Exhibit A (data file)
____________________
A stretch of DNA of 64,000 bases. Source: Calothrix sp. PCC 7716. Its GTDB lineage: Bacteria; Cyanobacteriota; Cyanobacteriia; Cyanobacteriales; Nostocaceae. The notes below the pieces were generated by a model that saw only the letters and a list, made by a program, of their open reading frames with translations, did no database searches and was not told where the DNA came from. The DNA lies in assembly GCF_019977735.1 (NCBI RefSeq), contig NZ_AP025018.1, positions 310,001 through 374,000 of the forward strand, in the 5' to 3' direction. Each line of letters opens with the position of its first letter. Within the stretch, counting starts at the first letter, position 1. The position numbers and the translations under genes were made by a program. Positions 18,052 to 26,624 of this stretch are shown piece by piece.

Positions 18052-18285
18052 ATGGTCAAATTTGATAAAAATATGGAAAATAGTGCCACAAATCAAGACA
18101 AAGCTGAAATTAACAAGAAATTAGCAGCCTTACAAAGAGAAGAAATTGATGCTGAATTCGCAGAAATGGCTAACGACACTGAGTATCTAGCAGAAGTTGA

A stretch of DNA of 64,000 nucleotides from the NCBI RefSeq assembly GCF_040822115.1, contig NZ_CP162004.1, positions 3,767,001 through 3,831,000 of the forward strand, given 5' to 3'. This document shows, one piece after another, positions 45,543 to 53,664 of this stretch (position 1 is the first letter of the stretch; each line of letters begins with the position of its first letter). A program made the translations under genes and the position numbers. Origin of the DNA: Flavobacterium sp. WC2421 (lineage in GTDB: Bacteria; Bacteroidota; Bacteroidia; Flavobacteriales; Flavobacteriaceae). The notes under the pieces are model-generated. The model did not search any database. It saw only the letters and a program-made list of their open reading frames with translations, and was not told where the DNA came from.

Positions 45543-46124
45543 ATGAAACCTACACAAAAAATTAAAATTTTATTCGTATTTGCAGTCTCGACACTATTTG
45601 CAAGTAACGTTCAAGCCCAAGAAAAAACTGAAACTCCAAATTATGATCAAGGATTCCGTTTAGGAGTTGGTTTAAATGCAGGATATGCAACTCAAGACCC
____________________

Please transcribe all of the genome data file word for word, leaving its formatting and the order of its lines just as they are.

A stretch of DNA of 64,000 bases. Source: Calothrix sp. PCC 7716. Its GTDB lineage: Bacteria; Cyanobacteriota; Cyanobacteriia; Cyanobacteriales; Nostocaceae. The notes below the pieces were generated by a model that saw only the letters and a list, made by a program, of their open reading frames with translations, did no database searches and was not told where the DNA came from. The DNA lies in assembly GCF_019977735.1 (NCBI RefSeq), contig NZ_AP025018.1, positions 310,001 through 374,000 of the forward strand, in the 5' to 3' direction. Each line of letters opens with the position of its first letter. Within the stretch, counting starts at the first letter, position 1. The position numbers and the translations under genes were made by a program. Positions 18,052 to 26,624 of this stretch are shown piece by piece.

Positions 18052-18285
18052 ATGGTCAAATTTGATAAAAATATGGAAAATAGTGCCACAAATCAAGACA
18101 AAGCTGAAATTAACAAGAAATTAGCAGCCTTACAAAGAGAAGAAATTGATGCTGAATTCGCAGAAATGGCTAACGACACTGAGTATCTAGCAGAAGTTGA

A stretch of DNA of 64,000 nucleotides from the NCBI RefSeq assembly GCF_040822115.1, contig NZ_CP162004.1, positions 3,767,001 through 3,831,000 of the forward strand, given 5' to 3'. This document shows, one piece after another, positions 45,543 to 53,664 of this stretch (position 1 is the first letter of the stretch; each line of letters begins with the position of its first letter). A program made the translations under genes and the position numbers. Origin of the DNA: Flavobacterium sp. WC2421 (lineage in GTDB: Bacteria; Bacteroidota; Bacteroidia; Flavobacteriales; Flavobacteriaceae). The notes under the pieces are model-generated. The model did not search any database. It saw only the letters and a program-made list of their open reading frames with translations, and was not told where the DNA came from.

Positions 45543-46124
45543 ATGAAACCTACACAAAAAATTAAAATTTTATTCGTATTTGCAGTCTCGACACTATTTG
45601 CAAGTAACGTTCAAGCCCAAGAAAAAACTGAAACTCCAAATTATGATCAAGGATTCCGTTTAGGAGTTGGTTTAAATGCAGGATATGCAACTCAAGACCC